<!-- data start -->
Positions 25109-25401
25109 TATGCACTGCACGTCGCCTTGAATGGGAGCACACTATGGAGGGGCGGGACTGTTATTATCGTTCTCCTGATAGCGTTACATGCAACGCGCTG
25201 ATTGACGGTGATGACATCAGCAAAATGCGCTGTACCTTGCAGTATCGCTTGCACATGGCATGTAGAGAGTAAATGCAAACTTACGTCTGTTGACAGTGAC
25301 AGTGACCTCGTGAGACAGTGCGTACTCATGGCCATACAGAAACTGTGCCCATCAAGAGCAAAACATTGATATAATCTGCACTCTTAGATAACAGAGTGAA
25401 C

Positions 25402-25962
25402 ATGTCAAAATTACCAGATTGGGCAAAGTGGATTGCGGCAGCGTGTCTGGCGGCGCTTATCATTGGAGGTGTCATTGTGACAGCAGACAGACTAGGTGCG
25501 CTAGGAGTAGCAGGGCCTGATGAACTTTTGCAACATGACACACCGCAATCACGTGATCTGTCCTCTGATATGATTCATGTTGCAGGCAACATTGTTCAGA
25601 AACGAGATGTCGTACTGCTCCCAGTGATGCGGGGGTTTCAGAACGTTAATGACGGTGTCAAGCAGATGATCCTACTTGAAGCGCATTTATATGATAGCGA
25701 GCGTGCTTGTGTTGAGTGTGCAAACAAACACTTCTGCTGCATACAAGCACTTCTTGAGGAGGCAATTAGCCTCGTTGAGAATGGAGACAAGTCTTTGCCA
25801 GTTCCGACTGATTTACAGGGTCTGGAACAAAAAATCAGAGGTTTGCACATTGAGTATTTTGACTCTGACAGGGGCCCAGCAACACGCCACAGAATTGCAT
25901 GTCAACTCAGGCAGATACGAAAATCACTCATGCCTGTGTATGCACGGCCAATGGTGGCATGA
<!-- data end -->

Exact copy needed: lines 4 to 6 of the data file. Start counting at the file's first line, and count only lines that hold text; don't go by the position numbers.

25301 AGTGACCTCGTGAGACAGTGCGTACTCATGGCCATACAGAAACTGTGCCCATCAAGAGCAAAACATTGATATAATCTGCACTCTTAGATAACAGAGTGAA
25401 C

Positions 25402-25962